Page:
Georgina Guedes

She won Wimbledon, but is she pretty?

2013-07-12 06:00

Georgina Guedes

Women have to put up with a lot. After she won Wimbledon, Marion Bartoli had to deal with queries about comments made by BBC presenter John Inverdale about her looks.

He said, "Do you think Bartoli's dad told her when she was little: 'You're never going to be a looker, you'll never be a Sharapova, so you have to be scrappy and fight'?”

That's just downright mean. Not the least of which, because she’s actually an attractive woman – just not blonde. But even if she weren’t, it’s still not a relevant thing to discuss when someone’s busy winning Wimbledon.

And of course, all of this was busy happening just before various commentators proclaimed that Andy Murray was the first Briton to win Wimbledon in 77 years, when actually Virginia Wade won the women’s title only 36 years ago. It’s as if the women’s tennis is some sort of sideshow to the main performance.

This week, a friend of mine also shared a surprisingly moving video clip with me. In it, Dustin Hoffman discusses his role as Tootsie, and how he said he wouldn’t do it if he looked like a man in drag – he had to be able to walk down the street as a believable woman.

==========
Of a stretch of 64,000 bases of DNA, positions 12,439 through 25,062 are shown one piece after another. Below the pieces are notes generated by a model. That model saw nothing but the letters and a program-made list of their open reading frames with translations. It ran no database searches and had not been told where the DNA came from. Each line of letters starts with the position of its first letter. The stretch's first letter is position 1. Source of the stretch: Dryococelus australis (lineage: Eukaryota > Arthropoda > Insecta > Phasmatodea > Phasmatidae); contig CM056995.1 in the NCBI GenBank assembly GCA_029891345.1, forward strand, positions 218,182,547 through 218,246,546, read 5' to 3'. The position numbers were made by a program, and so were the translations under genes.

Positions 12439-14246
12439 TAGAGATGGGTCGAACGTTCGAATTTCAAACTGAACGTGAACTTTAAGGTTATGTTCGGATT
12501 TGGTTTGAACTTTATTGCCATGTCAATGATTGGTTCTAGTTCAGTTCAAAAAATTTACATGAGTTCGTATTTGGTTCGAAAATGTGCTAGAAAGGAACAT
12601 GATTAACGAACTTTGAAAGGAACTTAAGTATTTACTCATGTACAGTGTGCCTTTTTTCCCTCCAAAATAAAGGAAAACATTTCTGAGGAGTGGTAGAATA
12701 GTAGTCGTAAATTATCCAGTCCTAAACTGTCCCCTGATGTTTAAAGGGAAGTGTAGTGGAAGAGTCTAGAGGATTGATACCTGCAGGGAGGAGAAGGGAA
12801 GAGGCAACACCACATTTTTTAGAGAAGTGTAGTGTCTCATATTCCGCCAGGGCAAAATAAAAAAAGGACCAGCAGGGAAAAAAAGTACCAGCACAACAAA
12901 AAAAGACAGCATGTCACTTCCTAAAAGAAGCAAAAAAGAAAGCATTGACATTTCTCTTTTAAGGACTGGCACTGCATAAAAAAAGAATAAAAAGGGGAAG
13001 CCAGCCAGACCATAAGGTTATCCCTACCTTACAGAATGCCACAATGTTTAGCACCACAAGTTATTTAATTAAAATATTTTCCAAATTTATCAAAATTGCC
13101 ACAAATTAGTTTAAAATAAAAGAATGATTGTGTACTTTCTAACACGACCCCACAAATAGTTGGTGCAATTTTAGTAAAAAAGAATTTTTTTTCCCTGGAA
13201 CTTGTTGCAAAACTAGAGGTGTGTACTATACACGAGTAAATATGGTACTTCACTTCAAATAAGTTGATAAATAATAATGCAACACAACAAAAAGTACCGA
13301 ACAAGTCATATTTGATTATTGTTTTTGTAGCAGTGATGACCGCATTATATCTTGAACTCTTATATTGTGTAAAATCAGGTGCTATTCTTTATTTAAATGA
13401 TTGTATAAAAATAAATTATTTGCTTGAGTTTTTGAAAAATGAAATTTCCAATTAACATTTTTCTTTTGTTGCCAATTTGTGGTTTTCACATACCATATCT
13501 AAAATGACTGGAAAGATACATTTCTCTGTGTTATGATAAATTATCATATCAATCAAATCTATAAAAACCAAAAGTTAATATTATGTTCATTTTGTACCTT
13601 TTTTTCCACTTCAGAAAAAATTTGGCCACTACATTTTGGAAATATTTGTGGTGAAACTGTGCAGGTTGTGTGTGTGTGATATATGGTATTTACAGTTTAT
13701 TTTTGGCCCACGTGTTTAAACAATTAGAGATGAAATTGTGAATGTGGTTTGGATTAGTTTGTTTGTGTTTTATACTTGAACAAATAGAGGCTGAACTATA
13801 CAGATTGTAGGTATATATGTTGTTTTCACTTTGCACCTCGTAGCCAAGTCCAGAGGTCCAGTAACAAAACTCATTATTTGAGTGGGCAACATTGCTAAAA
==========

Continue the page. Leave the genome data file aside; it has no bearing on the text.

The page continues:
The makeup team went to work on him and showed the results. He was satisfied that he would look like a woman, but asked if they could do something to make him an attractive woman. No dice, they told him. That’s as good as it gets.

And as he sat there in the studio, he had an epiphany – one that moved him to tears. As far as he was concerned, he’d make a pretty interesting woman, but because she was unattractive, he, as a man, wouldn’t give herself – the woman – the time of day. He mourned the loss of all the wonderful women he as missing out on the chance to encounter because of the way that society judges attractiveness first.

I can just visualise the comments that women objectify men as well, and I’ll acknowledge that we do. We like to look at good-looking men. We also like to look at good-looking women. But men are judged by their endeavours and achievements first, whereas women are frequently discounted for not being good looking, no matter what else they’re achieving.

"Look at her winning Wimbledon – d'ya think she's good at tennis because she's not a Barbie doll?"

What rot.

The BBC has apologised for Inverdale’s comment, as they should have. But this does little to change the prevailing view that women are somehow inferior, and their achievements are only add-ons to their beauty.

- Georgina Guedes is a freelance writer. You can follow @georginaguedes on Twitter.

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